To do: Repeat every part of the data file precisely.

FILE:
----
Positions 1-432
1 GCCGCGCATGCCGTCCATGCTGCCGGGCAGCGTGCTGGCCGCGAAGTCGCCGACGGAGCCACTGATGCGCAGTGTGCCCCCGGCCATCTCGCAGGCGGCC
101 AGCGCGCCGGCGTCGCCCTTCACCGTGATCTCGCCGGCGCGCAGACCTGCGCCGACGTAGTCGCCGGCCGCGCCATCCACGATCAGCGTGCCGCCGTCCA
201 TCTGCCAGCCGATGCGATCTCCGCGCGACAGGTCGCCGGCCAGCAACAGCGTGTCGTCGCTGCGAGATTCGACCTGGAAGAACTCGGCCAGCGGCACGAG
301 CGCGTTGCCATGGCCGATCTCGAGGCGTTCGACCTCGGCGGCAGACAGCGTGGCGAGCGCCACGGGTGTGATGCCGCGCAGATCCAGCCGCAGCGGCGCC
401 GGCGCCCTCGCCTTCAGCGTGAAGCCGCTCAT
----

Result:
Positions 1-432
1 GCCGCGCATGCCGTCCATGCTGCCGGGCAGCGTGCTGGCCGCGAAGTCGCCGACGGAGCCACTGATGCGCAGTGTGCCCCCGGCCATCTCGCAGGCGGCC
101 AGCGCGCCGGCGTCGCCCTTCACCGTGATCTCGCCGGCGCGCAGACCTGCGCCGACGTAGTCGCCGGCCGCGCCATCCACGATCAGCGTGCCGCCGTCCA
201 TCTGCCAGCCGATGCGATCTCCGCGCGACAGGTCGCCGGCCAGCAACAGCGTGTCGTCGCTGCGAGATTCGACCTGGAAGAACTCGGCCAGCGGCACGAG
301 CGCGTTGCCATGGCCGATCTCGAGGCGTTCGACCTCGGCGGCAGACAGCGTGGCGAGCGCCACGGGTGTGATGCCGCGCAGATCCAGCCGCAGCGGCGCC
401 GGCGCCCTCGCCTTCAGCGTGAAGCCGCTCAT